There can be no question that Foxman has fought tirelessly against anti-Semitism over the course of his career. For that he is to be commended. But he has also grown imperious and detached, playing the role of defender-in-chief of the Jews with a somewhat dictatorial air.
He has brusquely pushed out colleagues in the ADL, such as Tarsy in Boston and David Lehrer in Los Angeles, talented and devoted community leaders who dared to speak their mind. He has created an organization in his own image, one that breeds obeisance rather than independence.
As the Armenian genocide debate makes so clear, what is needed from our Jewish communal leaders is a different set of qualities than those evinced by Foxman — open-mindedness, nuance, historical knowledge and fealty to core Jewish values. Enough is enough. We deserve better.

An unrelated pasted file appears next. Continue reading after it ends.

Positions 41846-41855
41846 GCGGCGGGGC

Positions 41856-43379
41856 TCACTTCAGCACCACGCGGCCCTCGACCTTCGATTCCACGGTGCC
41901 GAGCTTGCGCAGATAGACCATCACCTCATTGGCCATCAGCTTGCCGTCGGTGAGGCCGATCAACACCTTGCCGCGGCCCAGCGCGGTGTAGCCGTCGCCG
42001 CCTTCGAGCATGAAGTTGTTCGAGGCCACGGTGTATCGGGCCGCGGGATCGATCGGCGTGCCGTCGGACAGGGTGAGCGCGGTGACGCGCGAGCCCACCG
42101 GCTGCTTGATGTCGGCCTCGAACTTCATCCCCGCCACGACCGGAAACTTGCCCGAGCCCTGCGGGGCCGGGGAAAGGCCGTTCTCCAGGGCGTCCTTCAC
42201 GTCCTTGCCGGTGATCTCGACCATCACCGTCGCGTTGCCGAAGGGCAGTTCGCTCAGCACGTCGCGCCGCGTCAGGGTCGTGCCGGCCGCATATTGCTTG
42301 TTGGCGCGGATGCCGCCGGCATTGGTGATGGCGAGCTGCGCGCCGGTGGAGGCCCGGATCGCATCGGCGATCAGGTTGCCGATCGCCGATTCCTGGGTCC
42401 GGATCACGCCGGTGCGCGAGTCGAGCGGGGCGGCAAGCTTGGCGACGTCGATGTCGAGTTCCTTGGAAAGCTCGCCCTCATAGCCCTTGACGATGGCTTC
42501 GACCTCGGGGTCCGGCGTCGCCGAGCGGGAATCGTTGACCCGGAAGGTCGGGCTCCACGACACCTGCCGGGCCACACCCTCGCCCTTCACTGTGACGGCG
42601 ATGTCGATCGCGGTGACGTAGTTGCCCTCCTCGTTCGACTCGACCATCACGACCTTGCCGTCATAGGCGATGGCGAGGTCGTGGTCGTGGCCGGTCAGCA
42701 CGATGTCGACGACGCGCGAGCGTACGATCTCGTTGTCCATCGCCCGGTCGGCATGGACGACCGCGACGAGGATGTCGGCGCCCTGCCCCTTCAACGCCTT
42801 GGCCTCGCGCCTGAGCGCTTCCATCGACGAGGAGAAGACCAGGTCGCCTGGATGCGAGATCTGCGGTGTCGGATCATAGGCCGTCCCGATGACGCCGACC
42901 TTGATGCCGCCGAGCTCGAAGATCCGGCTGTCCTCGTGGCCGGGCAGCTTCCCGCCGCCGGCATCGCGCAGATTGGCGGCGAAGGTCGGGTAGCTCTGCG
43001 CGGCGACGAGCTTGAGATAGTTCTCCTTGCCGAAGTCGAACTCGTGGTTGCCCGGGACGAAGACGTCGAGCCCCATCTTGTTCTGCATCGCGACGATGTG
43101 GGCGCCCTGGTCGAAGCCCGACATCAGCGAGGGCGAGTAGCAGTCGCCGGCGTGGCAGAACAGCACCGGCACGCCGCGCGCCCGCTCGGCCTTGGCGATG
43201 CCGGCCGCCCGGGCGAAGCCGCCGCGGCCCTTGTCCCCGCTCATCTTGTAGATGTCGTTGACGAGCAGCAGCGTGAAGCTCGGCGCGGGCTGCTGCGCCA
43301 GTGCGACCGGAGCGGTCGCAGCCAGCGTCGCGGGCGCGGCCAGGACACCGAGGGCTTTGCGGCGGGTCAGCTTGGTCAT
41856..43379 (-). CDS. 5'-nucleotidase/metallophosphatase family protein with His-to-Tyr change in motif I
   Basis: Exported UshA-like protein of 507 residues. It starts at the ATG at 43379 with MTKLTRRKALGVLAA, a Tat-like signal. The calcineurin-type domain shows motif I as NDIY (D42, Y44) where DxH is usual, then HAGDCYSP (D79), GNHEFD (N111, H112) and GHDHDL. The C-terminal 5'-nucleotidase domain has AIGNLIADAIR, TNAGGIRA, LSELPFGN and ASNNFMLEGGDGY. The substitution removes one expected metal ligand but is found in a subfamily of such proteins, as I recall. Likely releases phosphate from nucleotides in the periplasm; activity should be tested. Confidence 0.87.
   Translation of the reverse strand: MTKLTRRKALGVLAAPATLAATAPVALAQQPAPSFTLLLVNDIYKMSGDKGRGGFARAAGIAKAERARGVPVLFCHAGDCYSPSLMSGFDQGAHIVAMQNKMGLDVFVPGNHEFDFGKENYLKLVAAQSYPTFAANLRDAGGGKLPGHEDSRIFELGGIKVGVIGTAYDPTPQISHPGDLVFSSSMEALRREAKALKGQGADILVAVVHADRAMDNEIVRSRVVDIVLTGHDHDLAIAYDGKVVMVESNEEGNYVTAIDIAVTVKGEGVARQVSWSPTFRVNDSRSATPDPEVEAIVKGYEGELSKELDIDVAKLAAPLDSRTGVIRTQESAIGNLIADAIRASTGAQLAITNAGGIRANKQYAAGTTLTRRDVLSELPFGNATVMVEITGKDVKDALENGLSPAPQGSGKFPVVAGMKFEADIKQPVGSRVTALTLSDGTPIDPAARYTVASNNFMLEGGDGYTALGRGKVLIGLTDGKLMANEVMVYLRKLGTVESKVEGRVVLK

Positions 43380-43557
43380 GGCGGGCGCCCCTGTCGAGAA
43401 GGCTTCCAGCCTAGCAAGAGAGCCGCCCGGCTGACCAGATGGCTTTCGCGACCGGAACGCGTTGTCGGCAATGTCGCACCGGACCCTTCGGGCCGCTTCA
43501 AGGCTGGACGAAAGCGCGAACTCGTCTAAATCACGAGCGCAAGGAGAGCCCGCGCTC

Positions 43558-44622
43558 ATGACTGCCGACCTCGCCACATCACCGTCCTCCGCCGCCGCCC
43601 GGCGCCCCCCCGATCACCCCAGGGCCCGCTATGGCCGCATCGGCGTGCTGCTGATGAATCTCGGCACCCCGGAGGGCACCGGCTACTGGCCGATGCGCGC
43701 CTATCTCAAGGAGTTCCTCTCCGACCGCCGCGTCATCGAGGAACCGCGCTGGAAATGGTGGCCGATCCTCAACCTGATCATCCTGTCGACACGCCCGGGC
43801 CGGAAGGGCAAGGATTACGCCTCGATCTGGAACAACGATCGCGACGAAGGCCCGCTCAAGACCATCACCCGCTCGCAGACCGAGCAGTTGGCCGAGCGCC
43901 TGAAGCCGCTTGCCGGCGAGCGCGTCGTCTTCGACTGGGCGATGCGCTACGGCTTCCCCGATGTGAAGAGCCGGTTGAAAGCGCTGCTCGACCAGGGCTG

Foxman should follow the logic of his own statement and take the essential next step of supporting HR 106. Further, he should admit the error of his abrupt action and restore Tarsy to his position.
In parallel, our local Anti-Defamation League board should either announce its support for HR 106 –if not here in the heart of the Armenian diaspora, then where? — or renounce the organization’s declared mission “to secure justice and fair treatment to all.”
David N. Myers teaches Jewish history at UCLA.